Whether it’s with one fish, two fish, a red fish, or a blue fish, Dr. Seuss’s weird little word world still has us all equal parts tongue-tied and inspired by his insane imagination.
To celebrate the late writer-illustrator’s birthday today—it’s truer than true, there’s no one youer than you, Dr. Seuss!—we wanted to pay a little yuzz-a-ma-tuzz tribute to the man who created his own dictionary of silly lingo (which we can credit for a few now-common-use words like nerd, zillow, and kweet, too, by the way).
Seuss’s love of the rhyme game was so intense that if there wasn’t already something to suit the moment, he’d zip-a-dee-zoot and make something up! “I like nonsense,” he once said of his tinker technique. “It wakes up the brain cells. Fantasy is a necessary ingredient in living. It’s a way of looking at life through the wrong end of a telescope. Which is what I do, and that enables you to laugh at life’s realities.”
Here are some of his nuttiest little nuggets that’ll help you feel extra Seussical while you supp on green eggs and ham and lament the woes of the cat in the hat in celebration today.
In Hunches in Bunches, the line reads, “That mind of yours … is frightfully ga-fluppted. Your mind is murky-mooshy!” Reading it in context like that, we *think* the term is meant to be some kind of funky hybrid of befuddled and gaffe, but in the spirit of Dr. Seuss and his philosophy of always peeking through the twisted telescope, you can use it however seems right to that decidedly un-ga-fluppted brain of yours. (Hunches also taught us about the power of calling someone a wonter, a donter, and/or a canter in the same passage.)
In The Lorax, this is the name of the scary beachside shack which housed the Once-ler (also a fun ‘lil werdy-derd) and has since been replicated to astonishing accuracy. Since the place actually looked like it was physically lurking over the town, it was the perfect way to describe the home. But the phrase could also easily apply to your loitering labrador who’s staring you down for every bite at dinner. Total lerkim, that one. Or maybe it’s the hovering dad who’s staring you and your date down through the window as you say goodnight. LERKIM.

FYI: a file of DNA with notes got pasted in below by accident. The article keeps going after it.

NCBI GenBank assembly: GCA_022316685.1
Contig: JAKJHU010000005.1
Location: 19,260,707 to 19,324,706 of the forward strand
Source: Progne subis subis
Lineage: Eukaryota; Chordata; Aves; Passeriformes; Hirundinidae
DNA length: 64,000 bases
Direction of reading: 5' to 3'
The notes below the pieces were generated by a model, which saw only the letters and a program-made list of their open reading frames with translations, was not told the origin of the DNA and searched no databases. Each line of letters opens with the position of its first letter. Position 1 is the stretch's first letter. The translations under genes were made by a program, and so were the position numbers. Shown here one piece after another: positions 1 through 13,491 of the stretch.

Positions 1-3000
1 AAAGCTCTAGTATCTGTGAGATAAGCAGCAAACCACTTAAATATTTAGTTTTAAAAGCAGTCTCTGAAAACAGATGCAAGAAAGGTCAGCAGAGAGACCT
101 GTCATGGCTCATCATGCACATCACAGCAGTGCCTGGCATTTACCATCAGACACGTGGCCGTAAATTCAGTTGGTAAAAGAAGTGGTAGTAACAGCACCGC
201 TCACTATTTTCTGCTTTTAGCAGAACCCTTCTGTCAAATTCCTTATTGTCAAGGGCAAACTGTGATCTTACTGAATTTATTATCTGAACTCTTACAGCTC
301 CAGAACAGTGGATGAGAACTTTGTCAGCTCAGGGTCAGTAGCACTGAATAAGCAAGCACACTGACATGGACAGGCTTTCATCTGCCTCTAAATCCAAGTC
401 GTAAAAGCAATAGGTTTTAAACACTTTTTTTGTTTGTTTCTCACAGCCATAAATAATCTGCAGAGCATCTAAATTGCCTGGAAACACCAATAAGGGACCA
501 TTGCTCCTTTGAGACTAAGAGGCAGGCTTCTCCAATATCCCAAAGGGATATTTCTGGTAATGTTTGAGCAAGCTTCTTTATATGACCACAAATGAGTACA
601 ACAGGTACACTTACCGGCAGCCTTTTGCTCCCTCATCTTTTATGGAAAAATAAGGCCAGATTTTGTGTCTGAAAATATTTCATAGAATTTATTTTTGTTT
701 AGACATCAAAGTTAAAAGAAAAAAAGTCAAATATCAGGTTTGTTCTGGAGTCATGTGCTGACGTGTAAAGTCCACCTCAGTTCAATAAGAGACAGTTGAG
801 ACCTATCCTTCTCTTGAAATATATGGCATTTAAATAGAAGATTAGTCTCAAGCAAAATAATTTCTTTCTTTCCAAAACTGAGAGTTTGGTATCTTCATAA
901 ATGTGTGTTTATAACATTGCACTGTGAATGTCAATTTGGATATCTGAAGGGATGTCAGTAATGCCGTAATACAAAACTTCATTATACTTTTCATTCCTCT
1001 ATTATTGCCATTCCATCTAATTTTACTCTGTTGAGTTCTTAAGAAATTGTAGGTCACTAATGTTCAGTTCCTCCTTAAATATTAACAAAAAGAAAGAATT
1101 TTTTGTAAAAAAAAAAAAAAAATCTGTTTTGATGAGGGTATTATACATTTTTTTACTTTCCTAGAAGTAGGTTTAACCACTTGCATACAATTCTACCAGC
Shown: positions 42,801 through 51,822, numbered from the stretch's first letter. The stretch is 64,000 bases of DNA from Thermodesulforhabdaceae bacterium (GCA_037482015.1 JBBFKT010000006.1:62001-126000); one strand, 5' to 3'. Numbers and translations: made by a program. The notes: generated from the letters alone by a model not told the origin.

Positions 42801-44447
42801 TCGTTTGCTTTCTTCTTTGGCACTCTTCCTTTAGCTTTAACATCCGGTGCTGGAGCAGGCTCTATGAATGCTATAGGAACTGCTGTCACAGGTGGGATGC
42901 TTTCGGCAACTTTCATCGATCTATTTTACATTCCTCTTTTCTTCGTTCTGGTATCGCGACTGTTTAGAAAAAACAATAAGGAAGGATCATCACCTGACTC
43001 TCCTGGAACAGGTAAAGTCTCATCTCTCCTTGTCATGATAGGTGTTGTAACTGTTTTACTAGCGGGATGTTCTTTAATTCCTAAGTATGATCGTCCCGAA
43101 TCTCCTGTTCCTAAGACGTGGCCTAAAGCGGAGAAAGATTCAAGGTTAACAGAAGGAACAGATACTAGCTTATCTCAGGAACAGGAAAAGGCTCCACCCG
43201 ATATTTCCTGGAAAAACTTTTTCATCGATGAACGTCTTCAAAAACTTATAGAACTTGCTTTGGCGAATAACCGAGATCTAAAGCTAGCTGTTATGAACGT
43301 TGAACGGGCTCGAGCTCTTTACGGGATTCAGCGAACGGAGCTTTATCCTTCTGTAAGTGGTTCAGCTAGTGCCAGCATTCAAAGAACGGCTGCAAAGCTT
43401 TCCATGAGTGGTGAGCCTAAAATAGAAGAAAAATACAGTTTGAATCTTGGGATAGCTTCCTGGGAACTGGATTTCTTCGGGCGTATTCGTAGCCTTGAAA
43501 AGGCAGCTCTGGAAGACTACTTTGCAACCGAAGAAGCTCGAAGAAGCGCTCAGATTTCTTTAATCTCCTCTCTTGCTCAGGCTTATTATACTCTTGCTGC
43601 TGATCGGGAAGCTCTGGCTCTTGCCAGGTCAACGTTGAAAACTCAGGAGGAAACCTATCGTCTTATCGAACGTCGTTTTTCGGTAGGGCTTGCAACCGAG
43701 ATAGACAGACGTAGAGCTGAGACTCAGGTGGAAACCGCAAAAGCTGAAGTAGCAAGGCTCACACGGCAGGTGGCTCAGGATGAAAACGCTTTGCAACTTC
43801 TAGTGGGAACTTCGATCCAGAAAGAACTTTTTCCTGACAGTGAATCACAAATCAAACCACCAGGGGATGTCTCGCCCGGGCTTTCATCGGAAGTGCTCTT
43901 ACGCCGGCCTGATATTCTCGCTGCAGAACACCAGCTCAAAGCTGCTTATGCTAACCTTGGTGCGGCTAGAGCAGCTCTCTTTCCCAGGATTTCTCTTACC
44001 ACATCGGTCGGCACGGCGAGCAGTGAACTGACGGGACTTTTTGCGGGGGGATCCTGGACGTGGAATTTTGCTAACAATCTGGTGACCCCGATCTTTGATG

Dr. Seuss’s ABC: An Amazing Alphabet Book! introduced this three-Z creature of the wood at the tail-end of his vocab adventure, but we think “zizzer-zazzer-zuzz” can definitely sub in as the new “thingamajig.”
Gluppity-glup and schloppity shlop were the particular breeds of nasty pollutants ruining the town’s ponds in Lorax, but the oh-so-onomatopoeic words could definitely have a more positive spin by describing that satisfied sound your bathtub drain makes when it’s slurped up all the water or the sloshing noise your boots make in a hard rain. Oh the places we’ll all go with this word!
Seuss was slinging out new characters left and right in There’s a Wocket in My Pocket, and the jertain in the curtain was one of the catchiest concoctions. What’s a jertain, you ask? Well, it had bird-ish legs and was as tall as the little boy who found him, but the rest remains ~uncertain~ (hence the stand-out intrigue). It could be anything, and it’s fun to say so roll with it in whatever direction seems right to you.
The zong from Oh the Thinks You Can Think! looks like some kind of hairy aardvark with a tail as long as a water hose, but we could see it representing that beat that really gets you groovin’. You know, the zone song … the zong. See?
The jogg-oons of Seuss’s mind are things which “doodle around in the far desert dunes … crooning very sad tunes,” but we could totally apply this to those early morning rise-and-runners who are out and at it before we’ve even hit the second snooze.
The obsk from If I Ran the Zoo is a mountain bird with a rockin’ red ‘do and an unbeatable side-eye, and we can think of at least five people who could pass for an obsk by that descriptor alone. But then we think of all the potentially related “ob-” words like obstinate and obstreperous, and suddenly we know a lot of obsks running around causing a fuss.
What are some Dr. Seuss words and phrases you might apply to your everyday life?